J. Villiger, J. Handleman & D. Villiger｜躍入泥沼 Jump in the Bog
躍入泥沼 Jump in the Bog
Judit Villiger, Janice Handleman & Daniela Villiger
Swiss, U.S.A. & Swiss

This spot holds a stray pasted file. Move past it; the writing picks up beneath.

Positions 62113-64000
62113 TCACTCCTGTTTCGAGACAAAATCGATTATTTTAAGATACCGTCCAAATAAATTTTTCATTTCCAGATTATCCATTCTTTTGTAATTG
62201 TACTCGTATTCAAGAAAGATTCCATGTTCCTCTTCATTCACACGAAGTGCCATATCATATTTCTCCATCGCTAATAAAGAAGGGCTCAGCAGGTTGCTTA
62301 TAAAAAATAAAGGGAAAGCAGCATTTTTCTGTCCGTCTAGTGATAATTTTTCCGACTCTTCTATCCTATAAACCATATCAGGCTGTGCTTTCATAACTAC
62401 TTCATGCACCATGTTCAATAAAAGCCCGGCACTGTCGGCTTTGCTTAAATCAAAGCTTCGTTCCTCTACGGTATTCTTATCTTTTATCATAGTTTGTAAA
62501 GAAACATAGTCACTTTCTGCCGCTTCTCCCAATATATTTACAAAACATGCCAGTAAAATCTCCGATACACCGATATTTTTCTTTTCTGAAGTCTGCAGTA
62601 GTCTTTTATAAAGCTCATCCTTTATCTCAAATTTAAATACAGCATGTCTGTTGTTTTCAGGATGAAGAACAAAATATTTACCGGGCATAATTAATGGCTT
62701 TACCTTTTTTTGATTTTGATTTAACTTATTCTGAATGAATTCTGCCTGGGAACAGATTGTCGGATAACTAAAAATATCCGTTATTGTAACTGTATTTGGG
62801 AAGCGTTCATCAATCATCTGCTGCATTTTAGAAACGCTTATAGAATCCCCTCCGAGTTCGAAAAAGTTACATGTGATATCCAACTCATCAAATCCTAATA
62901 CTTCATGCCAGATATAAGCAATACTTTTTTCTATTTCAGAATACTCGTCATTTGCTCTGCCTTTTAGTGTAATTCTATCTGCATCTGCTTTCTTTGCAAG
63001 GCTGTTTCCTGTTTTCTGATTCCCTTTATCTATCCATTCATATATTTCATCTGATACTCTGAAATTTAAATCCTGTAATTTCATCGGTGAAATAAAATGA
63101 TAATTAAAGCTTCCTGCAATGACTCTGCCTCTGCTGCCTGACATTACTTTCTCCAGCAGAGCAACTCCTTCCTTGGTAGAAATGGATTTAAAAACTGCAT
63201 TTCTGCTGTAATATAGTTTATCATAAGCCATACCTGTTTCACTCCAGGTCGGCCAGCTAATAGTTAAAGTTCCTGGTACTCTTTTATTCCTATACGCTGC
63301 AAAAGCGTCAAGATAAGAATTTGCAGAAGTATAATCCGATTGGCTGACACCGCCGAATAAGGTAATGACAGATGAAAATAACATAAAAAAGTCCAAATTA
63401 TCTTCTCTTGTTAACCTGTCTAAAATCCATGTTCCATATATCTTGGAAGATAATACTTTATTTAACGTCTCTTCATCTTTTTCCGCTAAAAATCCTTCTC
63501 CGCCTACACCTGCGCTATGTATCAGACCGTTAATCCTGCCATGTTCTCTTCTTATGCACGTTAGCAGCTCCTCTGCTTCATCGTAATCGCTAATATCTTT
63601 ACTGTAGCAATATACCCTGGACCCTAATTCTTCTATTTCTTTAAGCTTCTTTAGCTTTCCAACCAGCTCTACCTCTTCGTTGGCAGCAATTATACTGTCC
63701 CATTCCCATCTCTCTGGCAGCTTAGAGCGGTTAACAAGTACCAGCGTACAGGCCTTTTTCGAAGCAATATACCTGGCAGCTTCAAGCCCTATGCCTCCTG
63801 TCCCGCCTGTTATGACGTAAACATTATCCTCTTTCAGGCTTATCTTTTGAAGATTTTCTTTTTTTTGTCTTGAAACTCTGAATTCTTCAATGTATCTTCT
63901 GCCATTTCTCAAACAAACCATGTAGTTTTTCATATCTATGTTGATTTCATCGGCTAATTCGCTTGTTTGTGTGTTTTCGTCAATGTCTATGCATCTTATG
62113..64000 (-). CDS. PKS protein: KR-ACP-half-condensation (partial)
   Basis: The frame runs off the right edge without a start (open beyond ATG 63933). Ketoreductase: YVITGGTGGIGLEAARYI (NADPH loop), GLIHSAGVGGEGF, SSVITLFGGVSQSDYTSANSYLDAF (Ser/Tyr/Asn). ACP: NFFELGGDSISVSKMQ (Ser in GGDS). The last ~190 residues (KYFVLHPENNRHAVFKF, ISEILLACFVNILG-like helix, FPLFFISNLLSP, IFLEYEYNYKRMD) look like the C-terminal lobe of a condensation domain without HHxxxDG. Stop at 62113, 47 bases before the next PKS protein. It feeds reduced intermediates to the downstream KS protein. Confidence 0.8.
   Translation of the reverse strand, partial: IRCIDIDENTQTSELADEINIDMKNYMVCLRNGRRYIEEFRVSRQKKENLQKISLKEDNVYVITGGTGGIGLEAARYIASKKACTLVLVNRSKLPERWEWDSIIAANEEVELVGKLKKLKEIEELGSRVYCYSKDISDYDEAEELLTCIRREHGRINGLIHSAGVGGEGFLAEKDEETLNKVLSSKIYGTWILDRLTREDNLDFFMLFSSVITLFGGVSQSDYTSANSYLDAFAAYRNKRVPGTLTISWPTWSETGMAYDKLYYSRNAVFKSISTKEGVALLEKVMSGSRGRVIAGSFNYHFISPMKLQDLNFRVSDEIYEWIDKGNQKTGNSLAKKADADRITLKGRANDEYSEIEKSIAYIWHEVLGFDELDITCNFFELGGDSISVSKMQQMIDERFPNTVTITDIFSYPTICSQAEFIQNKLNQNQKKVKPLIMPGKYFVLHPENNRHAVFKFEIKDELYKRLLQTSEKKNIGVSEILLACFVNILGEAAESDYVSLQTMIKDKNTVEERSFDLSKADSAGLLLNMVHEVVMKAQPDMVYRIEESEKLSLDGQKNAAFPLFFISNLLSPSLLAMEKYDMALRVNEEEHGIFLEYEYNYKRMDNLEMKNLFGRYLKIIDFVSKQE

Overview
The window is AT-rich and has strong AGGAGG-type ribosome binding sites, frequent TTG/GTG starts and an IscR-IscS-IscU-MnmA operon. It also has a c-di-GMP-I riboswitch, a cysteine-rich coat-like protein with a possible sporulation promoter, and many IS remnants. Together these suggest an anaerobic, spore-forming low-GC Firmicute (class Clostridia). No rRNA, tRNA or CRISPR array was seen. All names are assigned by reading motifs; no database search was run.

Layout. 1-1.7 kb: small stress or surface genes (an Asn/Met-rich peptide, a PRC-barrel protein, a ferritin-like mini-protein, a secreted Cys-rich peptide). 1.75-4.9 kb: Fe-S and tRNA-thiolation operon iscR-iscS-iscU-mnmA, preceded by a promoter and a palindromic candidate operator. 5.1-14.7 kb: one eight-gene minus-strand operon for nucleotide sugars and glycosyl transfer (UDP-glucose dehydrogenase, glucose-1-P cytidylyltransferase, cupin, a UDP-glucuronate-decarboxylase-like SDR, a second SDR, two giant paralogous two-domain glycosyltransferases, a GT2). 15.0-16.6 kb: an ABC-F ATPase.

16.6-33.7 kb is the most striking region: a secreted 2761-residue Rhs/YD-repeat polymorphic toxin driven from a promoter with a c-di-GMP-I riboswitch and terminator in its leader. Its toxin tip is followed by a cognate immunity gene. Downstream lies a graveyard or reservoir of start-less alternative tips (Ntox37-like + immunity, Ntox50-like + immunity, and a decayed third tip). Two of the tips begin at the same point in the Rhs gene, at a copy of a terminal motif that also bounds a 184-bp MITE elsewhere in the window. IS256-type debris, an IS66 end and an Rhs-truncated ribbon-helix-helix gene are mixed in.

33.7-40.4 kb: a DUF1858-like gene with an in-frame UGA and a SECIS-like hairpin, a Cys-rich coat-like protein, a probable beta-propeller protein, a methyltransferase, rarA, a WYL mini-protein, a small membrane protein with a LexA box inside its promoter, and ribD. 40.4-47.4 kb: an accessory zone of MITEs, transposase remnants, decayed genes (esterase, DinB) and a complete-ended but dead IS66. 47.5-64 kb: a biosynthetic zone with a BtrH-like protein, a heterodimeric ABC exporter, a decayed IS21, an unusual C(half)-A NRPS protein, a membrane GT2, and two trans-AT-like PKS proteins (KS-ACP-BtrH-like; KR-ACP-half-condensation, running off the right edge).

Our installation poses alternatives to the assumption that a picture can only be perceived from a distance or from a bird’s-eye view. The eye typically “walks” through a picture, but we invite the viewer to move throughout the image - physically. Walking through the picture (with the eye or on foot) allows new perspectives to emerge: sensorial perceptions replace the more rational comprehension of having an overview. Placing a drawing in the landscape allows viewers a transition from experiencing a general view of the installation to losing themselves in its context. A photograph of a Joseph Beuys' project called Bog Action (1971) serves as master image for this work. The subject matter of Bog Action refers to the ecosystem that is endangered due to human interference, thus the central mission of Guandu National Park is integrated into the project. With another work by Beuys, Eurasia (1968), a link is forged between two poles, namely the exchange of cultural assets between the East and the West. Our project would like to contribute to this link. In addition, we refer to Beuys‘ 7000 Oaks (1982), a project which includes the factor of time. For Beuys’ project, oak trees were planted next to basalt stone columns. A contrast evolves between the trees that continue to grow over years, and the columns, which will eventually be worn away. Our installation will also transform with time as well. Marsh grass grows rampantly and will eventually conceal the elements placed in the installation. Nature will gain the upper hand during the rainy season causing a conversion between the order created by human beings and the order of nature. This Beuys-like action captured in analogue photography is digitalized with Photoshop, rendered in stakes to produce a matrix of dots (0=white, 1=black) and then transferred to the landscape. An order formed by digitalization is placed within the order created by the natural growth of the park resulting in a domesticated landscape: a garden.